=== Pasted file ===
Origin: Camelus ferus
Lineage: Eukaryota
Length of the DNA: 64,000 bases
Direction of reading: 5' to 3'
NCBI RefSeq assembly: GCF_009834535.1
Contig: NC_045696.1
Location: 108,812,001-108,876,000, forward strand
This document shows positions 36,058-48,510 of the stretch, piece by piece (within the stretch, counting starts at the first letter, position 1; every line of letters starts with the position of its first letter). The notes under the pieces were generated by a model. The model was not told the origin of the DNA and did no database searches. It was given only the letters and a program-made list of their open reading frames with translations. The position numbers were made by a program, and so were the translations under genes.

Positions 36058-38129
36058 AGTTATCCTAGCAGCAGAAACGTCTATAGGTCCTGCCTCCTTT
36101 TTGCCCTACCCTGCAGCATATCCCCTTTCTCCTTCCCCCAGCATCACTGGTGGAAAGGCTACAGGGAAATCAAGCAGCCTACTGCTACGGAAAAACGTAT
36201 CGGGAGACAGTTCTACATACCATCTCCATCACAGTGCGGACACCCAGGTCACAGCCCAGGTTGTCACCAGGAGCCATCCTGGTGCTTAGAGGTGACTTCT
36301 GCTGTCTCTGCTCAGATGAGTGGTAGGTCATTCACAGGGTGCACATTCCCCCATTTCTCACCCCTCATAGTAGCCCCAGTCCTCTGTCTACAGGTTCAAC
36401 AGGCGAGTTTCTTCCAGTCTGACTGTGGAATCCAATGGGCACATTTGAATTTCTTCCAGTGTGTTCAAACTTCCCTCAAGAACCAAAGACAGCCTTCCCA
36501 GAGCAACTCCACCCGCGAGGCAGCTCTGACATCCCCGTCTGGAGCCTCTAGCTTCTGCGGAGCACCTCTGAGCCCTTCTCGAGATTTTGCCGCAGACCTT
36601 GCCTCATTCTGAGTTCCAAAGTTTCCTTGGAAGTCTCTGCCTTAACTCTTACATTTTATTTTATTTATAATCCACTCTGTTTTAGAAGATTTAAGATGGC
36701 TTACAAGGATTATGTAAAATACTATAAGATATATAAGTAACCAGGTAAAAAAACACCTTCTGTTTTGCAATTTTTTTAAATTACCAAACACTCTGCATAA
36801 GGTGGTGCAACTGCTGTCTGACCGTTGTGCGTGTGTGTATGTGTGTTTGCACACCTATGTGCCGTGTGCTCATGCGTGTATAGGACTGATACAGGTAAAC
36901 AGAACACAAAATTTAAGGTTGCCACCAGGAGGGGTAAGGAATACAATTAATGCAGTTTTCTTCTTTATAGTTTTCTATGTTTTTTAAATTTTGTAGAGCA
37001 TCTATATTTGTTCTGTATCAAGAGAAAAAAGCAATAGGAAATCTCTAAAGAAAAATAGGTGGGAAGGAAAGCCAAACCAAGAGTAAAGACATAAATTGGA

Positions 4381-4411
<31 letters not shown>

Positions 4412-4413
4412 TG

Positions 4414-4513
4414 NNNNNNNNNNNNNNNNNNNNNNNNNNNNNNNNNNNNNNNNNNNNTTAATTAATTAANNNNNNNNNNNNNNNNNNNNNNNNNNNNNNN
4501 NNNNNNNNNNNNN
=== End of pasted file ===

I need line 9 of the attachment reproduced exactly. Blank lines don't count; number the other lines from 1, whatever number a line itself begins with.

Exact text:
Positions 36058-38129